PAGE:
A report by Wemos Foundation has shown that total spending on health in Malawi, Uganda and Tanzania is far below the recommended $86 (about K63 000) per person, which is supposed to be raised from public sources alone.
Titled ‘How Healthy Is A ‘Healthy Economy’? Incompatibility between current pathways towards Sustainable Development Goal (SDG) 3 and SDG8’, the report shows that government health expenditure in Malawi is just $8 (about K6 000) per person.
The result, according to Malawi Health Equity Network (Mhen) executive director George Jobe, is failure by government to recruit more health workers, inadequate equipment, nonfunctional machines, difficulties in accessing centres and meeting essential health package.
In an interview, he said the situation remains dire, and the starting point is for government to meet the 15 percent budgetary target as set in the Abuja Declaration, because the per capita target is still low.
“Internationally, people are looking at spending per capita, but for us, what we have been advocating for is the 15 percent Abuja Declaration, considering the economy,’ said Jobe.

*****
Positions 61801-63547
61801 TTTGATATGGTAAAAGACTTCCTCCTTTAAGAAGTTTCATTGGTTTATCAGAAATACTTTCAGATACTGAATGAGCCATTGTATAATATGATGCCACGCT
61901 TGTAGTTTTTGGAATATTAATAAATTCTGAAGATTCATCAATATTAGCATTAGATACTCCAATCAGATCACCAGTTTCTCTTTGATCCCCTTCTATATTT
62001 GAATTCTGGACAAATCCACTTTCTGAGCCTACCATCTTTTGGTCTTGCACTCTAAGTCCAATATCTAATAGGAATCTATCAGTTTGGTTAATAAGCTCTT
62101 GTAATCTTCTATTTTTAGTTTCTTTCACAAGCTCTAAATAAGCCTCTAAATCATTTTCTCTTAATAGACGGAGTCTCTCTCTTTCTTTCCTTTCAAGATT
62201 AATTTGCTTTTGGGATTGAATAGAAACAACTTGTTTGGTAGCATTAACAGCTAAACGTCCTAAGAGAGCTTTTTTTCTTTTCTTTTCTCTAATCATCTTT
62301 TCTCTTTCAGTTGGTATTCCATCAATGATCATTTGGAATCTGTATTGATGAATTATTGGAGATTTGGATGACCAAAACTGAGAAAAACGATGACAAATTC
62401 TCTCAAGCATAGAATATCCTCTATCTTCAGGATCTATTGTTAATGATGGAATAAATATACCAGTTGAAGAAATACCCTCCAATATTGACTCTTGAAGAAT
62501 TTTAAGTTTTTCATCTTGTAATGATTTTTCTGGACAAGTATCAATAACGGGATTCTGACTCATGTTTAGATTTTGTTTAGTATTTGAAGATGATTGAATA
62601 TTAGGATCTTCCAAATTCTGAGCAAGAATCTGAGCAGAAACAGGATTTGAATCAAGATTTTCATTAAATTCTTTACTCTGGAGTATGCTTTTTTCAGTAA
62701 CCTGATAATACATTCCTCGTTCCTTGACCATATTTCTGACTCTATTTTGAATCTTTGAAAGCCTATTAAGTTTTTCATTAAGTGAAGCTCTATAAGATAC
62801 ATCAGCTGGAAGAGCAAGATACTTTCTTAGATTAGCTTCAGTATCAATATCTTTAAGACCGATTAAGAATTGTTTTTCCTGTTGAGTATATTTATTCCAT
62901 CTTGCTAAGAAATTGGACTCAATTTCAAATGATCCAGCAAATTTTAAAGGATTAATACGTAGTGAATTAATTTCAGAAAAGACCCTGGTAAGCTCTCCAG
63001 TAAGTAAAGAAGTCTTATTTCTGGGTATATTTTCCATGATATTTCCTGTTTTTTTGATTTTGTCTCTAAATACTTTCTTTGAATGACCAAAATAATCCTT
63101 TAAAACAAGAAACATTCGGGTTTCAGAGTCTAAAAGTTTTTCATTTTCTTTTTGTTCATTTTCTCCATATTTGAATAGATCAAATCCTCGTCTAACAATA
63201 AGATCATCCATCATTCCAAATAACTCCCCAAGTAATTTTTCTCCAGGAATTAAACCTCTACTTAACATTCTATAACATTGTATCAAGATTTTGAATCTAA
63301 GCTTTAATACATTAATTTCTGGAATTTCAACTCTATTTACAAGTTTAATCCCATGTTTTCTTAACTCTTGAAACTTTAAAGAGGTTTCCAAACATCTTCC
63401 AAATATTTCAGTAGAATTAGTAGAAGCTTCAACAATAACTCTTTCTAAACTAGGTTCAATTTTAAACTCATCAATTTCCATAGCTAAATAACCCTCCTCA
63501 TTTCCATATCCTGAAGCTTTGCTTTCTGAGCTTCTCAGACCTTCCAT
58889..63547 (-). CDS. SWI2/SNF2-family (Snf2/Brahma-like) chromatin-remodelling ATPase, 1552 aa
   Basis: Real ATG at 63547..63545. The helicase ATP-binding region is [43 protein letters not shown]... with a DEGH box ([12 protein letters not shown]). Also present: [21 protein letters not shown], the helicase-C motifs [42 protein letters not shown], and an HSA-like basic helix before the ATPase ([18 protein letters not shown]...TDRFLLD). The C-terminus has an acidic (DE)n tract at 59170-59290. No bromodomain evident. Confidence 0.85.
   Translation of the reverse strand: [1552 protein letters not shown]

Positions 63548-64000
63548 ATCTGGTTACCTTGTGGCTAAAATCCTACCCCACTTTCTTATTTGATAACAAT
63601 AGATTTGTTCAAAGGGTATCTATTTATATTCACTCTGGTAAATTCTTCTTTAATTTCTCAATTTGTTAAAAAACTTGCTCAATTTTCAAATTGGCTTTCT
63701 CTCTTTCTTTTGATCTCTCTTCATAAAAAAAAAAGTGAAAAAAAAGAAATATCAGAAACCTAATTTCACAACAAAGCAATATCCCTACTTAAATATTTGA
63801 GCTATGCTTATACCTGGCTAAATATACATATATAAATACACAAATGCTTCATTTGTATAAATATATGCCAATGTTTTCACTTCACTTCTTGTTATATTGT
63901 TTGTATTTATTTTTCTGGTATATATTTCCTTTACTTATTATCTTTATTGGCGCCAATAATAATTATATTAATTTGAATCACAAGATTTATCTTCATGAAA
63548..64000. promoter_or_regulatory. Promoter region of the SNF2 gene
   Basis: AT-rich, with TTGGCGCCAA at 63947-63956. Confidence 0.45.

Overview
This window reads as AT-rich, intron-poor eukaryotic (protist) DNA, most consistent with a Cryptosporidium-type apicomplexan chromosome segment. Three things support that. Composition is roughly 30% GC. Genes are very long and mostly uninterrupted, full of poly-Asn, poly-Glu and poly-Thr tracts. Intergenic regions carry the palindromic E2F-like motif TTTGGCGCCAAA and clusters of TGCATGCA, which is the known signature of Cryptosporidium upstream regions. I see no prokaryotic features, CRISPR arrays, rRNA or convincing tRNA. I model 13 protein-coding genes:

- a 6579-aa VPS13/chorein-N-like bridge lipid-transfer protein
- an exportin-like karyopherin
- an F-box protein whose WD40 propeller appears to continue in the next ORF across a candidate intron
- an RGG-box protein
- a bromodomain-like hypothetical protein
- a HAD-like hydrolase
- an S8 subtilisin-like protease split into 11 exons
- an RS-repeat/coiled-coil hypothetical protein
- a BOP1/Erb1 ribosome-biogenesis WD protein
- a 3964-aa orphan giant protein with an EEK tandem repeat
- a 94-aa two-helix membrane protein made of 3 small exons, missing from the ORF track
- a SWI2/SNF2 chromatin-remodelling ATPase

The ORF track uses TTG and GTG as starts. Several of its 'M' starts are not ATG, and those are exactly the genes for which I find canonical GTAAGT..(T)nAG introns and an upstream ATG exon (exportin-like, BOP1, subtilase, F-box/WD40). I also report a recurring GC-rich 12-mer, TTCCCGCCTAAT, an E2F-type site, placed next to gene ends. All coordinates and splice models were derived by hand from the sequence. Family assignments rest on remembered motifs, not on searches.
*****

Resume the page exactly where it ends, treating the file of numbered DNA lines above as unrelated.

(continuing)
He added: “The danger is that we have inadequate health workers, equipment that is mostly not functional, people are still walking over 10 kilometres to access health services and we are not meeting the essential health package. We need to up our socks, or expect the worst.”
Health rights activist Maziko Matemba, in an earlier interview, said the trends in Malawi on health financing were scary.
However, Ministry of Health spokesperson Joshua Malango argued that Treasury allocation is increased in each financial year. He further explained that the ministry is developing a health financing strategy and exploring more ways of increasing health financing, such as the creation of the health fund and national health insurance.
When presenting the 2019/20 National Budget, Minister of Finance, Economic Planning and Development Joseph Mwanamvekha said the health sector ranks third in terms of size of budget allocation, after allocating it K101.0 billion, up from K89.9 billion in 2018/19 budget.
He said: “The sector continues to benefit from the increased allocation of resources from the Health Sector Joint Fund.
“An amount of K25.9 billion has been allocated for procurement of drugs, of which K10.6 billion is for central hospitals and K15.3 billion is for district hospitals.”
Malawi surpassed the Abuja target in 2007/08 (16.6 percent), 2009/10 (15.1 percent) and 2010/11 (15.8 percent) when the sector was apportioned K45 billion.
In the 2013/14 budget, Capital Hill allocated about K76.2 billion to the sector representing 12 percent of the total budget, but the actual figure directly injected to the Health Ministry was K42.685 billion, a meagre 6.5 percent of the national budget.
The Malawi Health Sector Strategic Plan (2017-22) corroborates that health care financing in Malawi remains unsustainable and unpredictable.